QUESTION III. The third question is, What it is to make religion our business?
I answer: it consists principally in these seven things:—
1. We make religion our business, when we wholly devote ourselves to religion.—"Stablish thy word unto thy servant, who is devoted to thy fear;" (Psalm 119:38;) as a scholar who devotes himself to his studies makes learning his business. A godly man may sometimes run himself, through precipitancy and incogitancy, upon that which is evil. There is no man so bad but he may do some good actions; and there is no man so good but he may do some bad actions. But the course and tenor of a godly man's life is religious; when he doth deviate to sin, yet he doth devote himself to God. It is with a Christian as it is with a company of mariners at sea; they are bound for such a coast: now, while they are sailing, they may meet with such a cross-wind as may turn them back, and drive them a quite contrary way; but as soon as the storm is over, and the sea calm, they recover themselves again, and get into the right way where they sailed before. So it is with a Christian: heaven is the haven he is bound for, the scripture is the compass he sails by; yet, a contrary wind of temptation blowing, he may be driven back into a sinful action; but he recovers himself again by repentance, and sails on constantly to the heavenly port. (Isai. 5:20.?) This is to make religion our business, when, notwithstanding some excursions through human frailty, we are devoted to God's fear, and dedicate our το ζῃν ["entire existence"] to God.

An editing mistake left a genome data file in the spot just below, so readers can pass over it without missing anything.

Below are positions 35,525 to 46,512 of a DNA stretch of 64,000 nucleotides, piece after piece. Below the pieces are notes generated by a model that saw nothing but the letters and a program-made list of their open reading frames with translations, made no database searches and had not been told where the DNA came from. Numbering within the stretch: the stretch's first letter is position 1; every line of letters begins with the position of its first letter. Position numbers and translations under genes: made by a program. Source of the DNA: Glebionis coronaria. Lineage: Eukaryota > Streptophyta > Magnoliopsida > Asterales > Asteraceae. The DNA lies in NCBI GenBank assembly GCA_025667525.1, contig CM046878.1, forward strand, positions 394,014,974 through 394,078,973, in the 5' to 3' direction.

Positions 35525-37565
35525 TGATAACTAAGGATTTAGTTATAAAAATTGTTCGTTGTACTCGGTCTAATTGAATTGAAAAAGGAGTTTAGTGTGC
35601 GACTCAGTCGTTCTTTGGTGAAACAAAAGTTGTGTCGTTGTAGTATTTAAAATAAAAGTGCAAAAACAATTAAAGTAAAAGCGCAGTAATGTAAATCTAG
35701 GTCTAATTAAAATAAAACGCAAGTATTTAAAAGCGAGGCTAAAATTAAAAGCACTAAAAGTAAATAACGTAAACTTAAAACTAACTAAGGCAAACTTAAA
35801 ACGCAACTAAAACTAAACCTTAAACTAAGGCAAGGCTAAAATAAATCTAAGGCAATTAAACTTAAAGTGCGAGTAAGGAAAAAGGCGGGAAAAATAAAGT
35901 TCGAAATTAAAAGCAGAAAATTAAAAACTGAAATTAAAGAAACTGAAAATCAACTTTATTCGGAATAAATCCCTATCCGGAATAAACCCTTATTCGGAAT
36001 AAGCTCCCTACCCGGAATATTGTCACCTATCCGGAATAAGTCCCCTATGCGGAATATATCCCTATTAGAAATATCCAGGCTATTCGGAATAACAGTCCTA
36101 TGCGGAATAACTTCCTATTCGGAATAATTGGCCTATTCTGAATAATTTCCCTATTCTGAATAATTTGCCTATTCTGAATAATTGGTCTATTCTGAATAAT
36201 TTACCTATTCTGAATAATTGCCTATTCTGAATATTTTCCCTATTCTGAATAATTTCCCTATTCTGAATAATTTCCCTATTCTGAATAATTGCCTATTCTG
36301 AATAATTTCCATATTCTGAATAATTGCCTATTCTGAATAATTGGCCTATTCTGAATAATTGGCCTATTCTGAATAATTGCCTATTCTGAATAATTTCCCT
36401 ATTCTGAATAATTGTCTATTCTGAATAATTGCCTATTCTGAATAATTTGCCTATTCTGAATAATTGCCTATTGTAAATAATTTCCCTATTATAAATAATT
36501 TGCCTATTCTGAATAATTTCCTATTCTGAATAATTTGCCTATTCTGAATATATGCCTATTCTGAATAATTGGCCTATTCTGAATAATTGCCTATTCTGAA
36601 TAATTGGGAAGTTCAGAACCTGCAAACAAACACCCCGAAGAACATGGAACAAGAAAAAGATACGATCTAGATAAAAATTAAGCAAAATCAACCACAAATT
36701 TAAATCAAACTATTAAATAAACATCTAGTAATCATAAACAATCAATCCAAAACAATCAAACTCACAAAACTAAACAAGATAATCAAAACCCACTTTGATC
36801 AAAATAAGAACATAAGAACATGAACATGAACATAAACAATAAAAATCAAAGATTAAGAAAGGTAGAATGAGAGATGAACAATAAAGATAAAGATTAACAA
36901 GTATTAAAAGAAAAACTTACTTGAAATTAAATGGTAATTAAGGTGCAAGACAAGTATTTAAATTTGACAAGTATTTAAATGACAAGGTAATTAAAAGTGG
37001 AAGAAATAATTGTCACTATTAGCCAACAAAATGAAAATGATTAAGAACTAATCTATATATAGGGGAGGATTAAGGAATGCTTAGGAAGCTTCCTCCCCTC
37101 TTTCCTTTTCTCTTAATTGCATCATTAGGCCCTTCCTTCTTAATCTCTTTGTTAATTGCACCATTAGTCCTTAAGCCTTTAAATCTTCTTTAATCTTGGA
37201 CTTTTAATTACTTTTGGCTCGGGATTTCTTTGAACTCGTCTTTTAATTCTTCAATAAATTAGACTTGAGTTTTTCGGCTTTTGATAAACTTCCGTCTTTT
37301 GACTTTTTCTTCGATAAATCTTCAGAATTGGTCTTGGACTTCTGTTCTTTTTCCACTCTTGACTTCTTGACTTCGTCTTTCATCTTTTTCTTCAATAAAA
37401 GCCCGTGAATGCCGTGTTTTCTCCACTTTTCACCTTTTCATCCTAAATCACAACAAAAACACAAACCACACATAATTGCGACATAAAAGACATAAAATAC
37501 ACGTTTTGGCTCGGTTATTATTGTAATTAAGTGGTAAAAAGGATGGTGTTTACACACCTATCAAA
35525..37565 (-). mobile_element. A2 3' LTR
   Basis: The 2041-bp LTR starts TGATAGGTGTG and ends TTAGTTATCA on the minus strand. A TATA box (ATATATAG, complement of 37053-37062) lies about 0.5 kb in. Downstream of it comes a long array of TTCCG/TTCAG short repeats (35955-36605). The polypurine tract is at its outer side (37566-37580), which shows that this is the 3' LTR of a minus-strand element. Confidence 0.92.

2. We make religion our business, when we intend*the business of religion chiefly.—It doth principatum obtinere ["gain the pre-eminence"]. "Seek ye first the kingdom of God;" (Matt. 6:33;) first in time, before all things, and first in affection, above all things. We must give religion the precedency, making all other things either subservient or subordinate to it. We are to provide for our families, but chiefly for our souls: this is to make religion our business. Jacob put the cattle before, and made his wives and children lag after. (Gen. 32:16.) It is unworthy to make religion come behind in the rear: it must lead the van, and all other things must stoop and vail to it. He never had religion in his heart who saith to any worldly thing, "In the throne thou shalt be greater."†